Fear is the first hurdle to overcoming addiction. It’s a powerful emotion that can stop you from even contemplating recovery. Common fears in recovery reflect those we all know fear of change, abandonment, sickness or pain and loss of identity or purpose. Facing these fears while removing a substance you’ve come to rely on is a scary prospect.
Many addicts deal with the same fears. Fortunately, it’s possible to face fear and find addiction treatment. Recovery takes work, but the end result is worth it. You deserve happiness and success, and a good treatment center will help you get there.
Recovery at the Crossroads wants to let you know rehabilitation for addictions isn’t something to fear—it’s a path to a new beginning, one that starts with taking only a very small first step. Before those steps are taken, let’s discuss some of the fears you or a loved one may have when seeking treatment.
The Fear of Withdrawal
Withdrawal symptoms in the early stages of addiction recovery are known to sometimes be unpleasant. Suddenly stopping an addictive substance causes both physical and mental symptoms. Your body has come to depend on the drug addiction, and it won’t immediately function well without it.
Common withdrawal symptoms include:
- Nausea and vomiting
- Mood changes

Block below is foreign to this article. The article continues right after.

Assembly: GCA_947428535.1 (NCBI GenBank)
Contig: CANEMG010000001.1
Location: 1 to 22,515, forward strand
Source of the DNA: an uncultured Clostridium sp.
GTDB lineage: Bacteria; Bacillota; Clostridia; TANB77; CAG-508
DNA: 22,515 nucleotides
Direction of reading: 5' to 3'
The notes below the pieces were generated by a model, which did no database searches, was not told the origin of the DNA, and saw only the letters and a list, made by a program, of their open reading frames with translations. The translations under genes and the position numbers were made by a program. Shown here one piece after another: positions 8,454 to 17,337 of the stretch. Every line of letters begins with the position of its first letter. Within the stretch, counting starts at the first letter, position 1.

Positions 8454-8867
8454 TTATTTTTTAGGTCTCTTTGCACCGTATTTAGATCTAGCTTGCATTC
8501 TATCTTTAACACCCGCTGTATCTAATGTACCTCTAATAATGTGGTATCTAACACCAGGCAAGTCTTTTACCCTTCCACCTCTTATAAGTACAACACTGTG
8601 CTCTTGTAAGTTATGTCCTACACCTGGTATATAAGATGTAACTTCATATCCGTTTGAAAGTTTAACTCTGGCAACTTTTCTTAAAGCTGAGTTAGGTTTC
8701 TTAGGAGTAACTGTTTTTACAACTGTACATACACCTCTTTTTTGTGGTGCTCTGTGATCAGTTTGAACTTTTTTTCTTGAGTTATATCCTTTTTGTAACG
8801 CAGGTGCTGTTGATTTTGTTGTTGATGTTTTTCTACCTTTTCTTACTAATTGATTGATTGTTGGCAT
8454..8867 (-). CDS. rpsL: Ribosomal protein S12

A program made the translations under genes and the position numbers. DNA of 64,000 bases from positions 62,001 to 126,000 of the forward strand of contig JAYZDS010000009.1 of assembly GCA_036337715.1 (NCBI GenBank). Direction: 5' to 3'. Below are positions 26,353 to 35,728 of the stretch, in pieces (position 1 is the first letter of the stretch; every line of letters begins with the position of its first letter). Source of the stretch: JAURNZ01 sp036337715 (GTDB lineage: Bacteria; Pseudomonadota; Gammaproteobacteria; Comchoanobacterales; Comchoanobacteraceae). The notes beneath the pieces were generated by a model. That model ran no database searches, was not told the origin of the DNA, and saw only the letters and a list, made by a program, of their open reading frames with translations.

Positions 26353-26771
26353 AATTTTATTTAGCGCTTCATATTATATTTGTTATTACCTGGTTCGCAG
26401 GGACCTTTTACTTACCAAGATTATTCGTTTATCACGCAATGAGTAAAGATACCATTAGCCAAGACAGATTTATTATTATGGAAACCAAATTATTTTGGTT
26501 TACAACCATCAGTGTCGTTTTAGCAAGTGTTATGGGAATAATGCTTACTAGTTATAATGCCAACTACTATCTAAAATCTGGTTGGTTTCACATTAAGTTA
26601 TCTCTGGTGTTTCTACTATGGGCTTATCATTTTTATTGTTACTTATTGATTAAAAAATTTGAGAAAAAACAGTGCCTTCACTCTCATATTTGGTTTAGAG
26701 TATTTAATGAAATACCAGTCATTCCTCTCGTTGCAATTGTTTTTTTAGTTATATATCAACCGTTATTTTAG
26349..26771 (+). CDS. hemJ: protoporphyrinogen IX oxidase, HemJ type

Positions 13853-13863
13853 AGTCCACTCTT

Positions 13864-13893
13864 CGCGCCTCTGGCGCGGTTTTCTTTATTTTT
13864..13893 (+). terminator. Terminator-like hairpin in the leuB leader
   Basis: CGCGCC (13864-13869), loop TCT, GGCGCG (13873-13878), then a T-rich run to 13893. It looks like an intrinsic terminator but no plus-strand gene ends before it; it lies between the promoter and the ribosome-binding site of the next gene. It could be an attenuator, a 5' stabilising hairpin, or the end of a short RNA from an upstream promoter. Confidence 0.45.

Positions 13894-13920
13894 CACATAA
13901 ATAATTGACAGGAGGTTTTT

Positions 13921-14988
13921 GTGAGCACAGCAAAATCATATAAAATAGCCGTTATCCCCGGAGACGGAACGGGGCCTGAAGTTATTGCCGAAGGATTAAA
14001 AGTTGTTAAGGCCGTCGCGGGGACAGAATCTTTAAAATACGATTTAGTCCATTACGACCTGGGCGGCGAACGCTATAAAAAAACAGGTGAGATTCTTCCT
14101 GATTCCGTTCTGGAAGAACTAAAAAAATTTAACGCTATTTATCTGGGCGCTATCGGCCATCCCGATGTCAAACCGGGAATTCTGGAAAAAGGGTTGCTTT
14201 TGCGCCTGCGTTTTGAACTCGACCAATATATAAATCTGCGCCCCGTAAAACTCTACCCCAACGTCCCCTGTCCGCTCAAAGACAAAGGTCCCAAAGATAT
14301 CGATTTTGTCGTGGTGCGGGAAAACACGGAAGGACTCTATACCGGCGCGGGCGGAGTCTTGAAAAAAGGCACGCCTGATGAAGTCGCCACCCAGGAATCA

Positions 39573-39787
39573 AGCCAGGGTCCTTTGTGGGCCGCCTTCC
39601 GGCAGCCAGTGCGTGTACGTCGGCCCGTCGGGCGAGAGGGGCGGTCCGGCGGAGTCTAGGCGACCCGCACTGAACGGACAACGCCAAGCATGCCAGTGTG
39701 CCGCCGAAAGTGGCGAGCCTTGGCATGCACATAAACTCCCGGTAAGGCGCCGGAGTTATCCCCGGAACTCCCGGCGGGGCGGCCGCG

Your brain relies on the addiction as well. Psychological dependence is when you think you need narcotics to function and feel you can’t without them. The combined stress of physical and mental withdrawal in recovery is a scary thought.
Thankfully, withdrawal is manageable with a rehab specialist. Participating in detox treatment helps ease you off addictive substances safely and healthily. Recovery at the Crossroads offers three primary modalities for withdrawal treatment: Intensive Outpatient (IOP) Therapy Programs, Partial Hospitalization Program in New Jersey and Residential Rehab for Addiction Treatment.
Modern medical treatment options can reduce symptoms, sometimes to levels of just mild discomfort. A licensed counselor will help with the psychological aspects of withdrawal.
The Fear of Rejection
It’s not uncommon for people to hide their addiction. In these cases, they fear rejection from their friends and family members if found out. Those with “use buddies” or others who support their addiction might also fear losing them when they get treatment.